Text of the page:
[Lecture] Legal Internalism
NOV . 02 2021
Speaker: Professor Zhang Taisu, Yale Law School
Host: Professor Zhang Yongle, PKU Law School
Professor Ge Yunsong, PKU Law School
Associate Professor Dai Xin, PKU Law School
Time: 10:00-12:00, November 2, 2021 (GMT+8)
Online: Tecent Meeting ID 855 154 763
The lecture is based on the published book review by Shyamkrishna Balganesh and Zhang Taisu (the lecturer), "Legal Internalism in Modern Histories of Copyright", 134 Harvard Law Review 1066. Below is the abstract of the book review:
Legal internalism refers to the internal point of view that professional participants in a legal practice develop towards it. It represents a behavioral phenomenon wherein such participants treat the domain of law (or a subset of it) as normative, epistemologically self-contained, and logically coherent on its own terms regardless of whether the law actually embodies those characteristics. Thus understood, legal internal-ism remains an important characteristic of all modern legal systems. In this Review Essay, we examine three recent interdisciplinary histories of copyright law to showcase the working of legal internal-ism. We argue that while their interdisciplinary emphasis adds to the conversation about copyright, it also overlooks the centrality of legal internal-ism in the evolution of copyright, a domain that has always been understood as a creation of the law. The Essay unpacks the core tenets of legal internal-ism, examines how it operates as an important variable of legal change, contrasts it with the idea of legal consciousness, and shows how legal internal-ism directs and regulates the entry of non-legal considerations into different areas of law.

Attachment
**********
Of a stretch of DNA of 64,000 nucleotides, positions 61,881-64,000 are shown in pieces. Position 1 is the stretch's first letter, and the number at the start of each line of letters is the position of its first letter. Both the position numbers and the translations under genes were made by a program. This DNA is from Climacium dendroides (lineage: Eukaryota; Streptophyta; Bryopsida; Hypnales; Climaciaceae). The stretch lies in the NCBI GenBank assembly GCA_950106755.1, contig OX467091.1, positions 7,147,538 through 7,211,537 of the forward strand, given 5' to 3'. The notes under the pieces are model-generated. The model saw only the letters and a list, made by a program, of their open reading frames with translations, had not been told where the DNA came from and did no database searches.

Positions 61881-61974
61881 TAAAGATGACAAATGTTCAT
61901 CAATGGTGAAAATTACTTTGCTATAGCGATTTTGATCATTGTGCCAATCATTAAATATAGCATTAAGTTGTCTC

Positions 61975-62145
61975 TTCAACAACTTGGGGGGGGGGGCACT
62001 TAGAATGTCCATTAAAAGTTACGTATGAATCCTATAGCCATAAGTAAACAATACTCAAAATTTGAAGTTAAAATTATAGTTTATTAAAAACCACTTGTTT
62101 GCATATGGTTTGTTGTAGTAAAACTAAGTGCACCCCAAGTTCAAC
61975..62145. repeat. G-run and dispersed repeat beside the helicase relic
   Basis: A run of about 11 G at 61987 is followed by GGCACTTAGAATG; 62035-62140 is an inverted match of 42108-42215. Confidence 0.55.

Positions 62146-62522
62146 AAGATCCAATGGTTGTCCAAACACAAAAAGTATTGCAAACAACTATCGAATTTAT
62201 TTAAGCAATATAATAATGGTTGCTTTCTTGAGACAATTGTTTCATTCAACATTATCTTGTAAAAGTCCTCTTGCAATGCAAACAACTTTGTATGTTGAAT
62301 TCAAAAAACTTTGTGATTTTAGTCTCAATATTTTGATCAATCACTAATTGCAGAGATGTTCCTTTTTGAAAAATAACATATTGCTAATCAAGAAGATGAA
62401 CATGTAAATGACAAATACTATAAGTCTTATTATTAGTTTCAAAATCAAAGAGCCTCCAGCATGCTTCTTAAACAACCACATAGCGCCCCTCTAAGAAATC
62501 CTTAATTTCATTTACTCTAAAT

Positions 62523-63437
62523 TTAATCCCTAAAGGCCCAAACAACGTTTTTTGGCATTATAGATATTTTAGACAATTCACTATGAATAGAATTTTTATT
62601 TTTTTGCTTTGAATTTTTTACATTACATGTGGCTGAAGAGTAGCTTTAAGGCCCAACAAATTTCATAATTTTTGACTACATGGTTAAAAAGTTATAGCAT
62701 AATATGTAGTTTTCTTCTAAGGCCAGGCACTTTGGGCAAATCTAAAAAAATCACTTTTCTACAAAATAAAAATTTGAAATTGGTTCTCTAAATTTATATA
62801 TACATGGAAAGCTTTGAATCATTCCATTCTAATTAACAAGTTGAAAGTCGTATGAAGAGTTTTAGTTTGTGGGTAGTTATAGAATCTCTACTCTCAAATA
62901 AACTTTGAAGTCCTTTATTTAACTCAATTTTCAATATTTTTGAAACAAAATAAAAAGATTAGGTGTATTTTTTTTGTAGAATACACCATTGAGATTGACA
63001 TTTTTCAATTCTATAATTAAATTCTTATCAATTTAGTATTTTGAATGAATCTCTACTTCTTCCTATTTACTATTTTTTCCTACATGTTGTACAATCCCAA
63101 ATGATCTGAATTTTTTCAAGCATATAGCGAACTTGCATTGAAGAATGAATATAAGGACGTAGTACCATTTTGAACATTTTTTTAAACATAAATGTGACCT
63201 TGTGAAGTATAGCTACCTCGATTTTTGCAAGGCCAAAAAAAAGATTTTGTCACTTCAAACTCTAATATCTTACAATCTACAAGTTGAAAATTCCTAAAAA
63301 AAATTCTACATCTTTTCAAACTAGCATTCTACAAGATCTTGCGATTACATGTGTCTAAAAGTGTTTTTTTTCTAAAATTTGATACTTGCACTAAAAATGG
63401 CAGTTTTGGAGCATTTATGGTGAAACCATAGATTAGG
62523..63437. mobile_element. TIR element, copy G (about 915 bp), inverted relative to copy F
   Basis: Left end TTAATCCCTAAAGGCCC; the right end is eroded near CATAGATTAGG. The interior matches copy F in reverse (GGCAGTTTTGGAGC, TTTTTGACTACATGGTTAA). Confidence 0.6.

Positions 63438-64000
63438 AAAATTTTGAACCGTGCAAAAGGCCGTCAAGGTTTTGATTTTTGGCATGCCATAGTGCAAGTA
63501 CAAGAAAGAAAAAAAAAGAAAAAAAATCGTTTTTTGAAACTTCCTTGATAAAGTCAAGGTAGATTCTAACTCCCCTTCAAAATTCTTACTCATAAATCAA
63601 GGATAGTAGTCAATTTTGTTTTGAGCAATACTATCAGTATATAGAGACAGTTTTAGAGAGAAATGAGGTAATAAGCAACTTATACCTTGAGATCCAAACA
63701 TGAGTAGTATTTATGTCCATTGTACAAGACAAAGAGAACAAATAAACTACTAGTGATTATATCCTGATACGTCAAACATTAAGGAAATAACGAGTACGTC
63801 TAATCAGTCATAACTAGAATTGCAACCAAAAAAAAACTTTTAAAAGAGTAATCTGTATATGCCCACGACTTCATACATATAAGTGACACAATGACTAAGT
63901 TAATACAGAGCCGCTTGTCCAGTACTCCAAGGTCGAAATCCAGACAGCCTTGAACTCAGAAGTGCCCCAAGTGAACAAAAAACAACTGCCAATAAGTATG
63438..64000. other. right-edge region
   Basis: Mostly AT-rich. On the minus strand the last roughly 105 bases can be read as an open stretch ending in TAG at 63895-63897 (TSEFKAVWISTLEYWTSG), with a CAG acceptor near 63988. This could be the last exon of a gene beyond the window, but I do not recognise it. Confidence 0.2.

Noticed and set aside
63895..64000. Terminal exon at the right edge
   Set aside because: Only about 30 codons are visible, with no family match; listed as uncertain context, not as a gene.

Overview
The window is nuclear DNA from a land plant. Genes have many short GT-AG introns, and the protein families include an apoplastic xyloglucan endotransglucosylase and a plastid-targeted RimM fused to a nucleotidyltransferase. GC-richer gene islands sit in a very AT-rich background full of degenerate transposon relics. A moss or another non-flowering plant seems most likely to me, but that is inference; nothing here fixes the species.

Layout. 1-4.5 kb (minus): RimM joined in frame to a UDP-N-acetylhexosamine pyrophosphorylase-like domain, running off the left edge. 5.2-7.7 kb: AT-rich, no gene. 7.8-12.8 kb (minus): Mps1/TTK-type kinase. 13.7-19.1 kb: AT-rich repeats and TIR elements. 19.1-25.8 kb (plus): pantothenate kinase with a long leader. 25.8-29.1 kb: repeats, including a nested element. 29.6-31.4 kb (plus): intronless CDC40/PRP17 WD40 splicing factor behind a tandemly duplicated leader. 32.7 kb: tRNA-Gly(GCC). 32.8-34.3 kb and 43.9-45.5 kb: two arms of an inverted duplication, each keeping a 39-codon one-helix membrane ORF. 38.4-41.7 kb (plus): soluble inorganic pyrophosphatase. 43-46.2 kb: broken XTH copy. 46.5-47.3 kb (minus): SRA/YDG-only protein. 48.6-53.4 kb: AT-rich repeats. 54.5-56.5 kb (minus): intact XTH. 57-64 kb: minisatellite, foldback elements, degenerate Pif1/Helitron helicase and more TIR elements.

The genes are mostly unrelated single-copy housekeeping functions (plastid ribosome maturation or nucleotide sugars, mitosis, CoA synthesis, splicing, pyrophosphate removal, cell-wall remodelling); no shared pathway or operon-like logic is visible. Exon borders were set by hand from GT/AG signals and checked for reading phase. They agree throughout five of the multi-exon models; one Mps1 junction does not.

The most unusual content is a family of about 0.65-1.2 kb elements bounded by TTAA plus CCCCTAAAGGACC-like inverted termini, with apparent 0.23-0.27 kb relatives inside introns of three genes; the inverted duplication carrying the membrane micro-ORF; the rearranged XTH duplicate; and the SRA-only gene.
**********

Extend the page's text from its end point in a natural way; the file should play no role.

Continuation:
Taisu Zhang is a Professor of Law at Yale Law School and works on comparative legal and economic history, private law theory, and contemporary Chinese law and politics.
Professor Zhang holds three degrees from Yale: a B.A. in History and Mathematics, a J.D., and a Ph.D. in History. Prior to joining the Yale faculty, Professor Zhang was an Associate Professor at the Duke University School of Law, and has taught at Brown University, Peking University Law School, the Tsinghua University School of Law, and the University of Hong Kong. He was the Immediate Past President of the International Society for Chinese Law and History. His first book, The Laws and Economics of Confucianism: Kinship and Property in Pre-Industrial China and England, was published by Cambridge University Press, and received the 2018 Presidents Award from the Social Science History Association and the 2018 Gaddis Smith Book Prize from the MacMillan Center for International and Area Studies. In dissertation form, it was the recipient of Yale University’s Arthur and Mary Wright Dissertation Prize and the American Society for Legal History’s Kathryn T. Preyer Award. A second book, The Ideological Foundations of the Qing Fiscal State, is in progress. He has published articles, essays, and book chapters on a wide array of topics, winning awards from several academic organizations, and is a regular commentator on Chinese law, society, and politics in media outlets.